Solange follows up 2016’s A Seat at the Table with new project When I Get Home, a cohesive and distinctive 19-track collection of dreamy, unhurried music tapping an all-star team of collaborators. British singer-songwriter Tom Walker teams up with Zara Larsson for a lovely heartbreak duet. The Jonas Brothers are back in fine form on the uncomplicated “Sucker.” American Idol alum Catie Turner comes out with a sweet song for anyone who’s felt out of place, particularly in our teens. And a debut song from Brooklyn artist Sebastian Adé explores an elastic, subtly electronic new avenue of R&B.
"Stay Flo," Solange
Solange returns with a probing new body of work on the 19-track project When I Get Home, a mix of futuristic jazz, R&B and hip-hop that sees appearances from the likes of Sampha, Earl Sweatshirt and Playboi Carti. “Stay Flo,” coming about a third through the album, is short but sweet, a delicate and deceptively complex kind of bop that’s more concerned with vibe than storytelling — although there’s some of that, too. Solange isn’t interested in the kind of pop-R&B her sister Beyoncé has made her brand; “Stay Flo” may not end up making much of a radio mark. But it, and the rest of When I Get Home, reverberates on another register, a space that Solange has consciously and consistently carved out for herself.
"Sucker," Jonas Brothers
Yes, they’re back. Kevin, Nick and Joe Jonas have reunited after six years apart for a sly bop of a track on “Sucker.” “We go together better than birds of a feather,” Nick sings off the top — and while the rest of the tune is a love song, presumably to their respective wives, that first lyric is a good reminder of the appeal of an in-step trio. It’s light, more of a sketch of a song than the full thing, with whistle breaks and bare percussion. But that ends up making a refreshing backdrop for the brothers to reintroduce themselves in sharp style. It doesn’t hurt that in the lavish Marie-Antoinette-style fever dream of a music video — which features Sophie Turner, Priyanka Chopra and Danielle Jonas — they seem to be having a blast.
"Prom Queen," Catie Turner
“Prom Queen” is about teen anxieties, sure. But there is a universal message that resonates well into adulthood in Catie Turner’s aching, existential honesty. “I’m an iceberg, there’s so much more that your eyes can’t see,” she sings. “Two girls walk into a party, the one who gets noticed isn’t me.” That yearning — to be seen, to be part of the “cool” crowd, to be “somebody to someone,” as Turner says — has a long tail well past the moment when prom ends and real life begins. Turner, who was an American Idol finalist and high school senior just last spring, is still in the thick of her youth. But the intimate directness of her voice, over a supple acoustic melody, suggests wisdom beyond her years.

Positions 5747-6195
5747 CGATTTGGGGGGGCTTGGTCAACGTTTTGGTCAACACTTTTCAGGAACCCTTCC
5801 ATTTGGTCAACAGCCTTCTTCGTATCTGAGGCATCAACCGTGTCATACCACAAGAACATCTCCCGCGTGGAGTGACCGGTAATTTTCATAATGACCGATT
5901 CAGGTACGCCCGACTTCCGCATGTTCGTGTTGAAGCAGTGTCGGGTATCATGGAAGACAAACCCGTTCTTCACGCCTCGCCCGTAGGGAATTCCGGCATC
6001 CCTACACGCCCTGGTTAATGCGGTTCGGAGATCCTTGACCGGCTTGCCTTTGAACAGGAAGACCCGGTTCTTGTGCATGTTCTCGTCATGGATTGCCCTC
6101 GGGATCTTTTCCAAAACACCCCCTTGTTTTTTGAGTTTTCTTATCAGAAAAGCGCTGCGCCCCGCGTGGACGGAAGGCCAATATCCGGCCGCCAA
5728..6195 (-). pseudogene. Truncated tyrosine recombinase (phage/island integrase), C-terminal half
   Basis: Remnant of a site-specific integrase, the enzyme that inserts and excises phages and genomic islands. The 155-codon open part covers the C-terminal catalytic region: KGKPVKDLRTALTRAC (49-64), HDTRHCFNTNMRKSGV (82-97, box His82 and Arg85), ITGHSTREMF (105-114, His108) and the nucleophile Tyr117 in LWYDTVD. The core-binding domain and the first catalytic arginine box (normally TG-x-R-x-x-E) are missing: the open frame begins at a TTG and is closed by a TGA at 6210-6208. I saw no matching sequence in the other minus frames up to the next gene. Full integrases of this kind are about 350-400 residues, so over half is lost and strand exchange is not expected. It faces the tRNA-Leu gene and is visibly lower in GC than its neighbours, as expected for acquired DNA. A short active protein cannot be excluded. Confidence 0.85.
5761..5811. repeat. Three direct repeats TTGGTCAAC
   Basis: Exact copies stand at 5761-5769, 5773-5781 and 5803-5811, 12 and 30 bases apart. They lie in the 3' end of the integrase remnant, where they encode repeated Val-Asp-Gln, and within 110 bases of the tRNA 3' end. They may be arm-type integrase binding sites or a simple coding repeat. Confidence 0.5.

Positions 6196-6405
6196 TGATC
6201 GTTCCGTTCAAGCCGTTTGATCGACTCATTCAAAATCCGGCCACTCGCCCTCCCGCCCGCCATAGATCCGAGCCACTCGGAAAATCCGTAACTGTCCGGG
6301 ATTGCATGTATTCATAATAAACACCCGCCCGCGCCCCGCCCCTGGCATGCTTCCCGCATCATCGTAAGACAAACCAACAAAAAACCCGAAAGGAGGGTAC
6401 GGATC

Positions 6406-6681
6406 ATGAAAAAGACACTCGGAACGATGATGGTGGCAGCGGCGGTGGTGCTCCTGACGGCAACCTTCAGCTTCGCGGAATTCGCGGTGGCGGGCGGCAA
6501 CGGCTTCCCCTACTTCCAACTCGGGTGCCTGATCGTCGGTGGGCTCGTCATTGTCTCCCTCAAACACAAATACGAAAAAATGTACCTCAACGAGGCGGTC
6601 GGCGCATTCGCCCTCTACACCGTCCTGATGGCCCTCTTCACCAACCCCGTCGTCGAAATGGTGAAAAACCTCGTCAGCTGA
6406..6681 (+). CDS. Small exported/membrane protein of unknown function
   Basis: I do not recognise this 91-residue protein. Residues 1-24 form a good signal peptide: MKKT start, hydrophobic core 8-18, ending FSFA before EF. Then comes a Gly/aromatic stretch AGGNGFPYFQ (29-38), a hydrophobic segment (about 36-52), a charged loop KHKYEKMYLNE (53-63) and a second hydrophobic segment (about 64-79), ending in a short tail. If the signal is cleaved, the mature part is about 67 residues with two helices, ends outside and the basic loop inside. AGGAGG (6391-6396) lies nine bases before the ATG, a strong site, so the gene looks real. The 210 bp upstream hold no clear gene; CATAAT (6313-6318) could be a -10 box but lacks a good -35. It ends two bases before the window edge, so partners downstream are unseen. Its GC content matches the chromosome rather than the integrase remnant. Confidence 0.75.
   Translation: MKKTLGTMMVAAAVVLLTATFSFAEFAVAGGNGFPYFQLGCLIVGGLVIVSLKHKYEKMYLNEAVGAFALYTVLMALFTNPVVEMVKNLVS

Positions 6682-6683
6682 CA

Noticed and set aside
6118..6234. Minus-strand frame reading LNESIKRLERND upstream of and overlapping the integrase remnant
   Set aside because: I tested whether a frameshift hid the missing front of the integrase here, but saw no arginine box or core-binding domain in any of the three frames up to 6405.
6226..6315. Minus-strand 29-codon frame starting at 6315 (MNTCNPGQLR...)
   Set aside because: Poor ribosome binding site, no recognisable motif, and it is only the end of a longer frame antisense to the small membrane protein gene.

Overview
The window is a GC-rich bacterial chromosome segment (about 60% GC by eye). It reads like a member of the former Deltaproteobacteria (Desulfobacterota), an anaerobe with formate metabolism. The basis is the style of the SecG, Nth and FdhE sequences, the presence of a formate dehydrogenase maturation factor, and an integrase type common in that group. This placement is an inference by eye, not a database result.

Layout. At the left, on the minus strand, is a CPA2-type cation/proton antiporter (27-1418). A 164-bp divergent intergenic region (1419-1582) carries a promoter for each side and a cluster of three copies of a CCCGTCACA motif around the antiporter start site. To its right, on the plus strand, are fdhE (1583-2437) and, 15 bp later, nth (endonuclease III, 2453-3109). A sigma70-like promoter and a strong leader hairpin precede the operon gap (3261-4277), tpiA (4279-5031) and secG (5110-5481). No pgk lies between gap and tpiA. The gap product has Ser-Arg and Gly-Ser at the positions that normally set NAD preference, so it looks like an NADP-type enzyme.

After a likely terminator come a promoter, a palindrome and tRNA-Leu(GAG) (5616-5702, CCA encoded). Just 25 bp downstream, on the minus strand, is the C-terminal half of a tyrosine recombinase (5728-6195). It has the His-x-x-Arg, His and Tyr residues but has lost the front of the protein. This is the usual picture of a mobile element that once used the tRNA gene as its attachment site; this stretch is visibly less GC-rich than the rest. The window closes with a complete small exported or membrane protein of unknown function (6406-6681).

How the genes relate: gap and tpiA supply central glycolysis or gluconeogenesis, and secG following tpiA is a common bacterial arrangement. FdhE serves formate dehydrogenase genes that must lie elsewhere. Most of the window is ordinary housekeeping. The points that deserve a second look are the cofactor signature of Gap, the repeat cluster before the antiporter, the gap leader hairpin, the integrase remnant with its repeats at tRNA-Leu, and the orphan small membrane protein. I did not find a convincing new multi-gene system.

"Parachute," Sebastian Adé
Brooklyn singer-songwriter Sebastian Adé describes himself in his Spotify bio as “a mood.” That’s an apt description for “Parachute,” too, an oozing, elastic R&B tune that drips and stretches with his mellifluous vocals and a boost of atmosphere in production from duo Bird Language. It’s an understated but promising debut track, suggesting a whole world of slow-burning, introspective work in store. “I am lonely, I’m not easy, who can love me?” Adé muses as he seeks safe harbor. And then he finds it, as the song resolves in sweet harmony: “When you opened your mouth, your words came down like a parachute.”
"Now You're Gone," Tom Walker feat. Zara Larsson
British singer-songwriter Tom Walker has had a good few months, winning a BRIT Award as a Breakthrough Artist and racking up hundreds of millions of streams of his early singles “Leave a Light On” and “Just You and I.” His debut debut full-length, What a Time to Be Alive, digs in further to his style of soul-meets-pop-meets-rock; he weaves nimbly from sweet falsettos to rough howls over acoustic-first beats. “Now You’re Gone” sees him teaming up with Swedish pop singer Zara Larsson for a rich, well-matched duet, trading verses on a heartbreak theme. Lush and propulsive, the song gives both vocalists ample space to shine as they hash out past pain.